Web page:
Love, love, love the Chablis and mostly cause of the ones you have turned me on to! Wish like hell I lived there so I could taste more of them!

Samantha Dugan said...

When you coming out here again? I miss you. Well next time you do I will indulge both of our love for Chablis. Maybe and oyster night down the street and I bring the wine? I iz in if you iz and thanks for letting me teach you about Chablis.

Unknown said...

Really interesting post. I like the distinction between "wine tasters" and "wine buyers". I have heard that the higher end (1er cru and grande cru) Chablis see more new oak and go through ML. Is that true?

Samantha Dugan said...

Talk to any retailer, especially the ones that do tastings and they will tell you, huge difference between drinkers and tasters. Tasters come in and are dazzled by showy and flashy fruit, drink their $20 bucks worth, thank us and then leave. Drinkers are sometimes also tasters but they behave in a whole other way. They ask the same questions but they listen, they don't show up to tastings of wines they aren't really into....the buzz not being the draw, and they tend to see their entrance fee much like they would a ticket to class or museum, they're there to learn. One isn't better than the other per se, but one makes my day a bunch more fun. I have this one cat named Bill and when I am running through my wines I will hit one, feel my tinglers go up and I will say, out loud, "Ohhhhh Bill is going to love this" watching him shift from foot to foot, try and retain his funny man status while he puddles over a wine that I knew was made for him...fucking magic for me. Live for that kind of stuff. He is a drinker and people like him, (of which there are many) are the reason I show up all plucky and stuff. They make my job more fun. Tasters? They don't care who's pouring, they are there for a different kind of good time...not my crowd I have to say.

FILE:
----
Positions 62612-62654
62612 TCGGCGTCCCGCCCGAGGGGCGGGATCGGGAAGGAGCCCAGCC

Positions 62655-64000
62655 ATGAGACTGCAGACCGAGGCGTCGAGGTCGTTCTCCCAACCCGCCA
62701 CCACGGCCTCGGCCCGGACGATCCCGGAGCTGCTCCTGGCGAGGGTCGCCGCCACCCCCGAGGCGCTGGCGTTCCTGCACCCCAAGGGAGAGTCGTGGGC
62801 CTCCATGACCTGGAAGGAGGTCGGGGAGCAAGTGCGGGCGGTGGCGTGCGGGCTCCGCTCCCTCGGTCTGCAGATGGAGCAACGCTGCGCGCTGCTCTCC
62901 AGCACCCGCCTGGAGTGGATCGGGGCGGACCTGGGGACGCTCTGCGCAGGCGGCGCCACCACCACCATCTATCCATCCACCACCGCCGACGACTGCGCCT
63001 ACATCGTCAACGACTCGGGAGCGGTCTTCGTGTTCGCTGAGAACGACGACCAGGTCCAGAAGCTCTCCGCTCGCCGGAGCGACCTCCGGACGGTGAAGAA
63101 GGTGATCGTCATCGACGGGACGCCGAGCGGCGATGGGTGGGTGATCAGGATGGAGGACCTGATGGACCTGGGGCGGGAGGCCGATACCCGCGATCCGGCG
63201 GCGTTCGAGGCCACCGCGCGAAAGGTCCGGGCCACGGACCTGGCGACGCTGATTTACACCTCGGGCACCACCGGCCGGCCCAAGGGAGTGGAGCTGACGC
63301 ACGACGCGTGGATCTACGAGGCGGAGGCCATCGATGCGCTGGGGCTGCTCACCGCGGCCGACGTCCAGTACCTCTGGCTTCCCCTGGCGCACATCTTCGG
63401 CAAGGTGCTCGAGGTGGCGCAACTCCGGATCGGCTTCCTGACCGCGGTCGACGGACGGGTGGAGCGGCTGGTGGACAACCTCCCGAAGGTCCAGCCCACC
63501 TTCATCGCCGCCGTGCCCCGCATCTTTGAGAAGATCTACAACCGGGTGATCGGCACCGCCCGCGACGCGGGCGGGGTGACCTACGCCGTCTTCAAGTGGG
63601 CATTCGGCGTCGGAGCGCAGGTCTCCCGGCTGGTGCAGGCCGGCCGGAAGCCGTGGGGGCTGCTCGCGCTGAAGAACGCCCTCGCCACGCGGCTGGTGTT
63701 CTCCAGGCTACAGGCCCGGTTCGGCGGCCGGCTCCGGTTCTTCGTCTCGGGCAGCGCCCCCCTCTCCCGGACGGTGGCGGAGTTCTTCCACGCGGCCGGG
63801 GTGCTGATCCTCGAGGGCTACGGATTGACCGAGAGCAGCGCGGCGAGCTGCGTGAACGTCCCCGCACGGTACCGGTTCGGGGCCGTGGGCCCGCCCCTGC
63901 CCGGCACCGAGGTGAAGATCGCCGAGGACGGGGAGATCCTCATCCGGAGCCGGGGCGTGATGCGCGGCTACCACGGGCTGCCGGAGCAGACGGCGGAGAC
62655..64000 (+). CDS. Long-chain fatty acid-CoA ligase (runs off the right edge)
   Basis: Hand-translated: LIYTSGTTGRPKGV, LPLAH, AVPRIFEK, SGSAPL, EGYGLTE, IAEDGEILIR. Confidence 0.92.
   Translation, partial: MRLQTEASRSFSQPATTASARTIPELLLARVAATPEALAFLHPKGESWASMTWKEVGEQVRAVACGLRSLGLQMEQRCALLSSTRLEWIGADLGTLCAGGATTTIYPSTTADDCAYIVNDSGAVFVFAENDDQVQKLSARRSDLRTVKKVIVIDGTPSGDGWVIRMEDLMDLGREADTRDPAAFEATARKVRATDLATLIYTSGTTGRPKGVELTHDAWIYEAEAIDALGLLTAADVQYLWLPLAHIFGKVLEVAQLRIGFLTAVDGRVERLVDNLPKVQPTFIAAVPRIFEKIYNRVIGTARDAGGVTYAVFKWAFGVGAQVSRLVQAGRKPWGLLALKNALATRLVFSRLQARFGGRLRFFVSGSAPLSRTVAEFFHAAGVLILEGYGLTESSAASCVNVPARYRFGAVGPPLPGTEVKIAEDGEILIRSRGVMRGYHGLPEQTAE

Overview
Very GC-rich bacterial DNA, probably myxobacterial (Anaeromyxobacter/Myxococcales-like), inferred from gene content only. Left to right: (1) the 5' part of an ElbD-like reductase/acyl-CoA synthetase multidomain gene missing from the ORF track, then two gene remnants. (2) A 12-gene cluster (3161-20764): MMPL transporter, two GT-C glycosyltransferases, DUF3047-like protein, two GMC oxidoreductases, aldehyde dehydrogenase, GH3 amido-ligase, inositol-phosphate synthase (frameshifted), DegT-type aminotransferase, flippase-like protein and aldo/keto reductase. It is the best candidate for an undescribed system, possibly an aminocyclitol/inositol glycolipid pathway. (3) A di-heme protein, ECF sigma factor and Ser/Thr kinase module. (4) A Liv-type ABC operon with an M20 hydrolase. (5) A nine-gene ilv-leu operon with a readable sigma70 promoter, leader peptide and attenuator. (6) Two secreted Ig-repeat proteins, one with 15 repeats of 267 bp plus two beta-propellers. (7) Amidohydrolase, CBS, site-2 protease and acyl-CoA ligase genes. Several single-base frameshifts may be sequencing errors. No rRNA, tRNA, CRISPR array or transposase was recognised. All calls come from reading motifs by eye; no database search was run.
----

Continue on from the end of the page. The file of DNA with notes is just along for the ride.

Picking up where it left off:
Yes is my answer to the oak ML question. Those 1er Cru and Grand Cru wines do see some oak, (some even use lots of new but those are producers I don't deal with)and o through ML but, and again I am talking about the wineries I deal with, you can't detect much if any oak flavor...only texture. Have you never had a 1er Cru Chablis Gabe? I might have to stuff a suitcase and head to Oregon for my next lesson....

Unknown said...

I am starting to put together an order for you in my mind, Sam. So far it's a grower champagne and a white Burgundy. When we're up to a six-pack, we'll talk business.

I've only tasted a bit of white Burgundy, and a bit of that was Chablis. I know I've liked it, but in my mind I think of crisp, mineral wines that go with seafood. Very curious to taste the balance between those wines and an unfiltered, oak-barrel-aged wine that's been through ML. I'm starting to get my hands on some Willamette Valley Chardonnay grapes, so my curiosity of White Burgundies is growing.

I'm jealous of your resources. I'm sure I could learn a lot from a flight of White Burgundies...and don't even get me started on my ignorance of Beaujulais and gamay...

Samantha Dugan said...

I am the first to admit that what I have access to, the places I've been and the people I get to call my friends within this magical business of ours....I have been a profoundly lucky woman. Very humbling actually. I'd love to send you wine, just wish I could share it and discuss it with you too!

Unknown said...

thats what the internet is for!

Samantha Dugan said...

No way! I thought the internet was for porn. Such a knucklehead I am.

Unknown said...


Sara Louise said...

I love Chablis! Love it, love it, love it! I've only recently fallen in love so I'm still in that butterflies in my stomach phase, but I can't help it. Chablis makes me giddy. I even find myself cheating on Rosé at lunch time with Chablis instead :)

Samantha Dugan said...

Those Roses will understand, or they would the second they washed down an oyster with Chablis!